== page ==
Another serious issue is the reason why Sarah disappeared. We are talking about fleeing the country with a group of friends, becoming fugitives in the Dominican Republic thinking they would NEVER EVER were going to be able to return, with the FBI searching for them. Sarah and Gabriel come back to try and fix things but they are still very much in hiding. Yet, there is very little that SHOWS me the seriousness of this situation. At one point it becomes ludicrous when Hen’s parents and Sarah insists that Hen takes bass lessons with Gabriel whilst at the same time saying something like: “just be careful because the FBI might just burst in“. The ending and the resolution of the mystery can only be described with one word: inane. Why they did what they did, how they did what they did, and how they eventually got out of it: inane .

But what really proved to be the most problematic for me, and what seems to be the crux of my conflict, the source of my problems with the novel is how certain things are said and done and thought by Hen and others which I am not sure what to make of.

Like for example, when Sarah and her friends who are all in their early twenties and when they are living in the Dominican Republic, their neighbour is a 84 year old former NAZI whom they become friends with and one of the girls starts a sexual relationship with. I am not going to say anything about the age difference because she is a 22 year old adult capable of making her own decisions. BUT the guy is a former KNOWN NAZI escaped from Germany and I just don’t see how anyone can just be ok with it. This is definitely an attempt of being “quirky” that is taken to the extreme. Since the subject of his possible redemption was never truly explored or addressed and he is just a minor character, I fail to see how this is interesting and to me, there is nothing remotely quirky or funny about associating with a former Nazi.

And then, there are sentences that are sparingly peppered throughout the text which made me stop and think about what I was reading:

Sarah was once worried that I didn’t have enough “guy friends”. After assuring her that I wasn’t gay, I reminded her that if Emma were a guy, I would have had a “guy friend”. Emma just happened to be female.

Hummmm.

Then, Hen walks into a “strange black man” standing in the living room of Petra’s apartment (whom he knows to be halfAfrican-American) but he thinks the guy is a robber.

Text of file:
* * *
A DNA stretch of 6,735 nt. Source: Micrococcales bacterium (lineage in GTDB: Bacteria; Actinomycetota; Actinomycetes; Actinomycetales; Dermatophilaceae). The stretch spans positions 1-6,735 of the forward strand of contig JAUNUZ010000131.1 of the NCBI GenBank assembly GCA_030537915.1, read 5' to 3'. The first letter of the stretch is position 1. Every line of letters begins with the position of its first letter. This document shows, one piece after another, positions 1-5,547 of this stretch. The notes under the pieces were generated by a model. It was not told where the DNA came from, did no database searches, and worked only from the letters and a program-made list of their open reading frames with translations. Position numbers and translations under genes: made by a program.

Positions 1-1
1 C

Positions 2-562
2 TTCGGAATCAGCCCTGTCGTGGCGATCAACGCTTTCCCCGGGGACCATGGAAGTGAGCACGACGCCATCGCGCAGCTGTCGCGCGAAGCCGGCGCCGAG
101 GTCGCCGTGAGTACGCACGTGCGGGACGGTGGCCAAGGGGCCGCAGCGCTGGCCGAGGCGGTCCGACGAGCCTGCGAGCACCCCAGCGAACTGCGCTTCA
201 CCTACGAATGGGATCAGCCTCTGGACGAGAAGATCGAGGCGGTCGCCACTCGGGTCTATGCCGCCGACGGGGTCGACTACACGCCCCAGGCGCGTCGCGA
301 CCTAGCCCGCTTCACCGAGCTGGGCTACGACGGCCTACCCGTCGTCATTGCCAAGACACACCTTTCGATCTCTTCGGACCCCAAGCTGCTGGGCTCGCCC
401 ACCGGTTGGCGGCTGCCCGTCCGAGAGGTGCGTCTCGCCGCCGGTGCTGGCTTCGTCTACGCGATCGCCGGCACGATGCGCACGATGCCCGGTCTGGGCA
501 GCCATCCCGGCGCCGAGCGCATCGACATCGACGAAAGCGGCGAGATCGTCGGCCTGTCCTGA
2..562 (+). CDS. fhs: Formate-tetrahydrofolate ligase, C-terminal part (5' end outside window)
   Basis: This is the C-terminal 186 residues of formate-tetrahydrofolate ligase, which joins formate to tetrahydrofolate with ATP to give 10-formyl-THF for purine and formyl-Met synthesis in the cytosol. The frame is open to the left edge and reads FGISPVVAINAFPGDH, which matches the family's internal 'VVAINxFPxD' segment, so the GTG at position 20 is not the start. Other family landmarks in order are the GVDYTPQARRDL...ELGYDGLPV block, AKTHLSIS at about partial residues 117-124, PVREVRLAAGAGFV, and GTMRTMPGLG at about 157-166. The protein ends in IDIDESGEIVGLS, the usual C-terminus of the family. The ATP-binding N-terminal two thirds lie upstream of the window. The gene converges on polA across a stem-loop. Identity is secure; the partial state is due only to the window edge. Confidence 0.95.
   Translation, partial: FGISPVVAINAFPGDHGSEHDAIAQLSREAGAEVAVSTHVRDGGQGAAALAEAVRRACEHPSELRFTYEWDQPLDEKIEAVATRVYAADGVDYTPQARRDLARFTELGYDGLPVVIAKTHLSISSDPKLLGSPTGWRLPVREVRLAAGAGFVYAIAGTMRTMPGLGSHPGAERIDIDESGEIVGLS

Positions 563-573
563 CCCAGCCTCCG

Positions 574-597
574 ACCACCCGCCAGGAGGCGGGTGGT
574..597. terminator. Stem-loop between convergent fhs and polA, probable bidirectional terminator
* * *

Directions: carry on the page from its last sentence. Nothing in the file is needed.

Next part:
My jaw dropped, “You’re her dad? I gasped.
He giggled again. “Yeah, but don’t worry. Black people make me nervous, too.”

About having sex with Emma:

“what is this, porn? The morning was too pure and wondrous to be cheapened by gratuitous sex. We’re saving that for later”

When going to a Journey concert and about those in attendance:

“why are all these retirement-age people showing him the love?”

“fat bald man and gray-haired women “

Now, you might say I am taking things too seriously. Yes, it is fiction. Yes, we are talking teenagers here and we all know teens can be cruel and clueless. I am also not advocating that all books must address “issues” or that we, adults, don’t have our ugly moments or aren’t politically incorrect; but just like the Nazi neighbour, these sentences tap on important issues: racism, homophobia, teenage sex and how to address your elders and to me they come with a lot of weight when expressed in that manner, with what I see as negative connotations.

Now, the way I see it, these assertions made their way into the book either on “purpose” or by “accident”.

The former, would be a form of addressing them with sarcasm as a way of emphasising their wrongness. This view can be supported by for example how Hen thinks about the racist incident:

“the fact that he was black had made me nervous. I was a terrible human being”.

But this is the only instance of self-awareness as far as I can tell unless you think those quotes are meant to be sarcastic themselves – I am not entirely convinced.

The latter, it’s obviously the most problematic one. They are not meant to be taken seriously or in any negative way, they are just jokes, but when these things make their way,” innocently”, into books and people don’t think twice about them, that only helps perpetuating stupid stereotypes, bigotry and racism.

These are my own opinions drawn from the book which provoked these very specific reactions in ME. And I would love to discuss all this – if you read the book, let me know your views!

Notable Quotes/Parts:Gabriel was once in a band called Friends. I liked this part:

“The Band was more than a tribute to the show,” he said. “It was a tribute to the word itself. When we were little kids, ‘friend’ wasn’t a verb. You didn’t ‘friend’ someone. You had friends. It was only a noun. It didn’t multitask.” He sighed dramatically. “It was a simpler time, Hen.”

Verdict: Friend Is Not A Verb starts with a lot of potential especially considering the author’s prose and the quirkiness of the story. But there can such a thing as quirky-in- extreme and potentially inflammatory issues that are never truly, explored hindered the experience for me.

Rating: NO IDEA. I am so conflicted about the book, I honestly don’t know how to rate it.

Reading Next: The Rise of Renegade X by Chelsea Campbell.

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49 Responses to BEA Appreciation Week – Book Review: Friend Is Not A Verb by Daniel Ehrenhaft